Q&A: NYU Langone Developing Language Model as a Prediction Engine

June 30, 2023
Health system trains ‘NYUTron’ to predict 30-day all-cause readmission, in-hospital mortality, comorbidity index, length of stay, and insurance denials

Researchers from NYU Langone Health and tech company NVIDIA recently published a paper in the journal Nature about their use of a new large language model, NYUTron, that predicts a patient’s risk of 30-day readmission, as well as other clinical outcomes. Healthcare Innovation followed up with Eric Oermann, M.D., assistant professor of neurosurgery, radiology, and data science at NYU Grossman School of Medicine, and Mona Flores, M.D., global head of medical AI at NVIDIA, to discuss the potential impact of their work.

HCI: The general public has heard a lot about large language models in the last six or seven months. Is there something fundamentally different about the large language models than previous predictive analytics in the healthcare space?

Flores: Yes. What's specific about these language models, whether it is NYUTron from NYU, or work being done at the University of Florida, is that they are specifically trained on a corpus of clinical language. They are trained on patients’ notes as opposed to other models which have a bunch of data that is from PubMed or something else. These are specialized models for clinical language. We were able to show that these models work for very specific tasks as compared to other models out there.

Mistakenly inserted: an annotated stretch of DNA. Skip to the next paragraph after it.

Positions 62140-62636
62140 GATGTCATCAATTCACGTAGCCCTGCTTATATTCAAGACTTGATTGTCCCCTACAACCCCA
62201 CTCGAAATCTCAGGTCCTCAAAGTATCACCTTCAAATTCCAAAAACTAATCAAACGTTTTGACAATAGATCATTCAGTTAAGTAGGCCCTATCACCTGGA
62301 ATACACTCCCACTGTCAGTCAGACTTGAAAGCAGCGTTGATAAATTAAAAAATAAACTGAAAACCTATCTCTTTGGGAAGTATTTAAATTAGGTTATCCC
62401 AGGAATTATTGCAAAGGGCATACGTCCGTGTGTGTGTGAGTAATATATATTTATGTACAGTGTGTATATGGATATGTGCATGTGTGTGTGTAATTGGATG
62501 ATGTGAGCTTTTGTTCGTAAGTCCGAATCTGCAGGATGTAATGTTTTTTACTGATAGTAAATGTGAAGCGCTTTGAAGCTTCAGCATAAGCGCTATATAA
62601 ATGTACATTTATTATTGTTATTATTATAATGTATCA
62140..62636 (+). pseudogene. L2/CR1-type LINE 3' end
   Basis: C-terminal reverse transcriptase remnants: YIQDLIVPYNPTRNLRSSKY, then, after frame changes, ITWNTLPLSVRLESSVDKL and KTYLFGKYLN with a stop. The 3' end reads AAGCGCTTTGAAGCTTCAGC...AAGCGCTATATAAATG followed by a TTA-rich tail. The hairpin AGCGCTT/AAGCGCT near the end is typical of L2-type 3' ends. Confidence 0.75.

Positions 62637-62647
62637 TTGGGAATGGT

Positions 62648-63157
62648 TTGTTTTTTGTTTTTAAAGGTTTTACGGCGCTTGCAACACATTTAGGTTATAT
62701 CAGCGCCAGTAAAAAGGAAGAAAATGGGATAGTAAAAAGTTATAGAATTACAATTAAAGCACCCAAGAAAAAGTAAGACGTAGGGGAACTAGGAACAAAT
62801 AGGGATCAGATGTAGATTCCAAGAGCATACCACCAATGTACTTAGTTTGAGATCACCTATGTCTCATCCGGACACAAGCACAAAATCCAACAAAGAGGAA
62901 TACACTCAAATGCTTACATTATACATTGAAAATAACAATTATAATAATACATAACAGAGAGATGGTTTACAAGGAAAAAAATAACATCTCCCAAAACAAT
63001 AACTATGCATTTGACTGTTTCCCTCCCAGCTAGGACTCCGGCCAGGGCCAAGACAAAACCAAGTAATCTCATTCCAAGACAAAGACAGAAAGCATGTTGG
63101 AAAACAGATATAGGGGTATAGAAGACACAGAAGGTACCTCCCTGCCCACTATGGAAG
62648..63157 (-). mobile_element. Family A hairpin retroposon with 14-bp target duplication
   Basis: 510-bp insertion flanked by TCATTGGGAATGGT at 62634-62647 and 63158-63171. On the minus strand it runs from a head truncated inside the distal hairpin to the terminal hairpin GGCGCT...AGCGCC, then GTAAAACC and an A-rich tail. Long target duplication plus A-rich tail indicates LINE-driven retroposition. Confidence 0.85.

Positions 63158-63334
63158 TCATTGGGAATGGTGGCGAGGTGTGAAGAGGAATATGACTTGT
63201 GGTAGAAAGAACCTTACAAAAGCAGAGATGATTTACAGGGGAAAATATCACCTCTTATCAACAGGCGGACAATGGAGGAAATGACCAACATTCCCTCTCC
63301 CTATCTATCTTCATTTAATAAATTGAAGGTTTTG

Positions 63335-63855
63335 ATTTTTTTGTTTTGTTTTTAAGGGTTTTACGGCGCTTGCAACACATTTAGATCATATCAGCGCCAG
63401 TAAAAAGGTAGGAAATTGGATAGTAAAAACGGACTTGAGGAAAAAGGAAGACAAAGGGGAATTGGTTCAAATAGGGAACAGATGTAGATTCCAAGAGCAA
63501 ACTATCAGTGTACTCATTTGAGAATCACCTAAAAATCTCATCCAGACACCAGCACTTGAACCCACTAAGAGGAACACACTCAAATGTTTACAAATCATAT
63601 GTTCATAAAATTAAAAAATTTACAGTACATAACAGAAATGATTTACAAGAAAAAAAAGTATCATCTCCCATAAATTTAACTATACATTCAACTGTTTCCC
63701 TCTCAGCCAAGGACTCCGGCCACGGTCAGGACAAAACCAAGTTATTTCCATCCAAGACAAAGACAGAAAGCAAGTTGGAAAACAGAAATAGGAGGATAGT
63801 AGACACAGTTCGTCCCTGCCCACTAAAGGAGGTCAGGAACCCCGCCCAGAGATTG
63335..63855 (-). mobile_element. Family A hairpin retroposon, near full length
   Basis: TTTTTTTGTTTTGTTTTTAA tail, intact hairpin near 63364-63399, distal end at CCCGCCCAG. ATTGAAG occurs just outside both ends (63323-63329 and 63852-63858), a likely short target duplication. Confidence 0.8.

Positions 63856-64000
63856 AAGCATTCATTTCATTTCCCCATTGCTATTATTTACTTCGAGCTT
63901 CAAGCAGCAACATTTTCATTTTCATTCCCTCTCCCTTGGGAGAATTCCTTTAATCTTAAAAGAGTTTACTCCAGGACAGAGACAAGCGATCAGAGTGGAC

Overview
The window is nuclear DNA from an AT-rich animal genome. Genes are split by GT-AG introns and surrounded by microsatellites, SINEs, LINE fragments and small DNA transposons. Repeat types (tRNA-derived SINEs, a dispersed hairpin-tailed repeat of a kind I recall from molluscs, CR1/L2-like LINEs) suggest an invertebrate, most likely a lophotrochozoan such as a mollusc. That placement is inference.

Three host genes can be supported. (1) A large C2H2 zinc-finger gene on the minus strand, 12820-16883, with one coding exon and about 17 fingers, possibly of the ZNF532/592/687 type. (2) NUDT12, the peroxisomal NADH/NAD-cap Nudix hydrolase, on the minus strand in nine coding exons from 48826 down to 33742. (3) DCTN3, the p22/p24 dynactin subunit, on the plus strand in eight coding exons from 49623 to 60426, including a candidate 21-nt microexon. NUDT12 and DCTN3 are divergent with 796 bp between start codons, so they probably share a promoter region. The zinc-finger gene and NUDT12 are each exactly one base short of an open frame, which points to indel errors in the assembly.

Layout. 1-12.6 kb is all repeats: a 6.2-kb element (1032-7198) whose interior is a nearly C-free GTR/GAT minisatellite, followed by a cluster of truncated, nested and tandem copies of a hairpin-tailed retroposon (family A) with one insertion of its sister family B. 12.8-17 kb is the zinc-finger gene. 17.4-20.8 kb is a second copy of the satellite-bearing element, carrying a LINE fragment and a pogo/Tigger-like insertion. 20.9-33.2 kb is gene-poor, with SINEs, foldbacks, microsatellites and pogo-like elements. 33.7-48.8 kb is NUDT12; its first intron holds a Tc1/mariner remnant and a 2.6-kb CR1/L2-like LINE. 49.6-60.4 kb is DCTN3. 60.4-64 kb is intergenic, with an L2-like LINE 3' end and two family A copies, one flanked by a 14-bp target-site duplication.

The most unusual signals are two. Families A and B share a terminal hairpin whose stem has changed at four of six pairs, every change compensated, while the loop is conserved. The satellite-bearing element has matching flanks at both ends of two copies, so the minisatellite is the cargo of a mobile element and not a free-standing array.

HCI: I understand you trained NYUTron to do five predictive tasks in the hospital setting: 30-day all-cause readmission prediction, in-hospital mortality prediction, comorbidity index prediction, length of stay prediction, and insurance denial prediction. Could you talk about why you chose those five and, and whether it did better on some than on others as far as its predictive capability?

Oermann: We chose them for two major reasons. We chose tasks that we felt were fairly well represented in the literature. And we wanted to choose a variety of tasks that were relevant to clinicians but also relevant to administrators and individuals who run healthcare systems such as more systemic concerns like reimbursement.

HCI: I want to read a sentence from your paper in Nature and ask you to expand on it a bit. “By rethinking all of medical predictive analytics as a natural language processing problem, we show that it's possible to use LLMs as a universal prediction engine for a wide variety of tests.” Can you talk about the significance of that framing of it?

Oermann: I think it comes from our experience of building predictive models in our health system. Clinicians or executives in leadership say, ‘Hey, we want to build a model to do X.’ And that frequently sets off a multi-month process of trying to figure out how to do this with various features that we pull out of our EHR or that maybe we have to engineer into the EHR. We go through this classical machine learning pipeline.

In some ways the point of this project was to change the very nature of that kind of operational lift of building predictive models to solve things in medicine. We know that every patient encounter, regardless of where it is, generates text written by clinicians that describes all the things we're looking for when we normally try to get together all these features. So if we could start with that text as our universal source of medical information and build our models off of that, then rather than having to do all this work to try to find what we want to use to make predictions, we could just use the text to make those predictions and get the results that we want faster and more effectively, which is the major conclusion of our study.